I was to pay for this mistake later, but at the time I was worried about freezing, so I planned to wear heavy polypro longjohns, fleece pants and jacket, heavy snow pants with a bib, and a GoreTex shell jacket. In addition I had a three-layer glove system, a balaclava, and my heavy boots. I could have gone to the north pole in that getup. In addition, I stuck a down jacket in my pack in case I got cold. Inexperience is a terrible thing.
After dinner, which I didn't eat much of because my stomach was in knots, we all went to bed early. I started coughing. It was a dry, persistent tickle that I couldn't get rid of. Cough drops didn't work. I heard a couple of the people get up and go out, and I thought they were trying to get away from the noise. I decided to go outside and see if I couldn't cough out the tickle deliberately. So I went outside to the outhouses, and it was snowing! Soft white flakes were gently drifting down. I smiled, because it seemed like Christmas.
The outhouses were perched over the edge of a cliff. No running water and you can't really dig a hole in the rock, so I guess they had little choice. Drafty, though. I stood in there coughing as hard as I could, trying to clear my throat, and feeling miserable. Eventually I gave up and headed into the dining area of the hut. There, two of our party members were sitting up with altitude sickness. One of them asked me to get Exhoud, our guide, so I went over to the guides hut. Inside, a group of porters and guides were talking around a fire, which was the only light. It was warm and nice compared with our cold building. I felt awkward, standing there in the middle of the guides' "living room." There was little direct contact between porters and tourists; we really only interacted with Exhoud, the head guide. I assumed that most of the porters didn't speak English, and the Swahili tape I'd purchased in preparation for the trip had gone unlistened to.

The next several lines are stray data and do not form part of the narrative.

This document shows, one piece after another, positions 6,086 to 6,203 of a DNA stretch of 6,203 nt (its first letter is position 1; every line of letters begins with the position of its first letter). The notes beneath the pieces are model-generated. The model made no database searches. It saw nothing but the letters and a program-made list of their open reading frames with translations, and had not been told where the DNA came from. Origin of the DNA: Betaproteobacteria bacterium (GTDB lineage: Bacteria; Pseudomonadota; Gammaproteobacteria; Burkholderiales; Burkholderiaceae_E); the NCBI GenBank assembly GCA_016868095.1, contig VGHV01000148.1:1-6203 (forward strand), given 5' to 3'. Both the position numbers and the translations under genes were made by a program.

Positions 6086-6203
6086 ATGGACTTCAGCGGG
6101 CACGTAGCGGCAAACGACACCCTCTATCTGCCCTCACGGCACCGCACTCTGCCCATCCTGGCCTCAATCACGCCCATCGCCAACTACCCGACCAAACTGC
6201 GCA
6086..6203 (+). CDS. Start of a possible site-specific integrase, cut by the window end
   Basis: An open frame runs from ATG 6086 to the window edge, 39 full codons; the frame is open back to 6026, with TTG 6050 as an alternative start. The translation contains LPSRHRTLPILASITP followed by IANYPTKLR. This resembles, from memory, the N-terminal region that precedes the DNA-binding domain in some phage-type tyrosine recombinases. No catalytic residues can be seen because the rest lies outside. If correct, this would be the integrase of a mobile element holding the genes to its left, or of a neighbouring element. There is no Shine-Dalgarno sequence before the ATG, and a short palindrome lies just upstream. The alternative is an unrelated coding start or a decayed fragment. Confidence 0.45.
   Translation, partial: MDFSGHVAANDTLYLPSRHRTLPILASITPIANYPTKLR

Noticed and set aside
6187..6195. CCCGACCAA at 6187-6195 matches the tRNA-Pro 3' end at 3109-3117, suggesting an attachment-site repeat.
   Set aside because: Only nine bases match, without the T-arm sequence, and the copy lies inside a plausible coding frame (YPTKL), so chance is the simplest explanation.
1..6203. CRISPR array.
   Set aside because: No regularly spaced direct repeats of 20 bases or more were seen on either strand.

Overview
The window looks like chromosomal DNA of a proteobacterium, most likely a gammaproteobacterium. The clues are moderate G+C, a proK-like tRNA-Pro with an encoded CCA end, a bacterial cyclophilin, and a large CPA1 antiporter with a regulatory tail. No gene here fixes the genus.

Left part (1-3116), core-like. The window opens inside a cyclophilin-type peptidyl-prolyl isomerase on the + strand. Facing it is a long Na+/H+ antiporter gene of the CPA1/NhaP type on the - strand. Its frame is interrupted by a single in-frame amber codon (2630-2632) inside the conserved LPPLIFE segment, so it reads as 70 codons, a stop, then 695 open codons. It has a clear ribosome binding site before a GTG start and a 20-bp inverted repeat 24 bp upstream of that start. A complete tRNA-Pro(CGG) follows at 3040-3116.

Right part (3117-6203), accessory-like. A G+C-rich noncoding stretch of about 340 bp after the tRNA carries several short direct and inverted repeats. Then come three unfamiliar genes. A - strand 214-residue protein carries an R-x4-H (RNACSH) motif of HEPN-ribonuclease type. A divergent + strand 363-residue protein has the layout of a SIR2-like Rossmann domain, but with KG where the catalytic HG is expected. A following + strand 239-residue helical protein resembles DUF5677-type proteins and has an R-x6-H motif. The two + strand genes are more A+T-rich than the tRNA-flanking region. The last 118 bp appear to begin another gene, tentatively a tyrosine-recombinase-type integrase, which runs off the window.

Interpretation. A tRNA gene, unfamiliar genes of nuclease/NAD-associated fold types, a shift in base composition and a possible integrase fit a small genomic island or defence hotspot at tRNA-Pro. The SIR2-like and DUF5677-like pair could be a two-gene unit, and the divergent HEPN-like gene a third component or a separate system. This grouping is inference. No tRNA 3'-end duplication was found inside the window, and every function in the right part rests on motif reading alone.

Exhoud showed up in a couple of minutes and we went back to the main hut. Exhoud said that the only thing the two sick people could do was wait until morning and walk to a lower elevation. One of them protested, asking if she could ride down on the stretcher that was stored at every hut, but Exhoud said that riding it would be much worse than walking. (The stretcher was a metal stretcher with a signal heavy bicycle wheel mounted below it.) Exhoud said that it was only used when someone literally couldn't walk, like with a broken leg.
He then went back to his hut. I stayed up with them for awhile longer, then tried to go back to bed. This time a was able to relax a little more, so I did snatch a few minutes' sleep before we were all awakened at 1 am to get ready.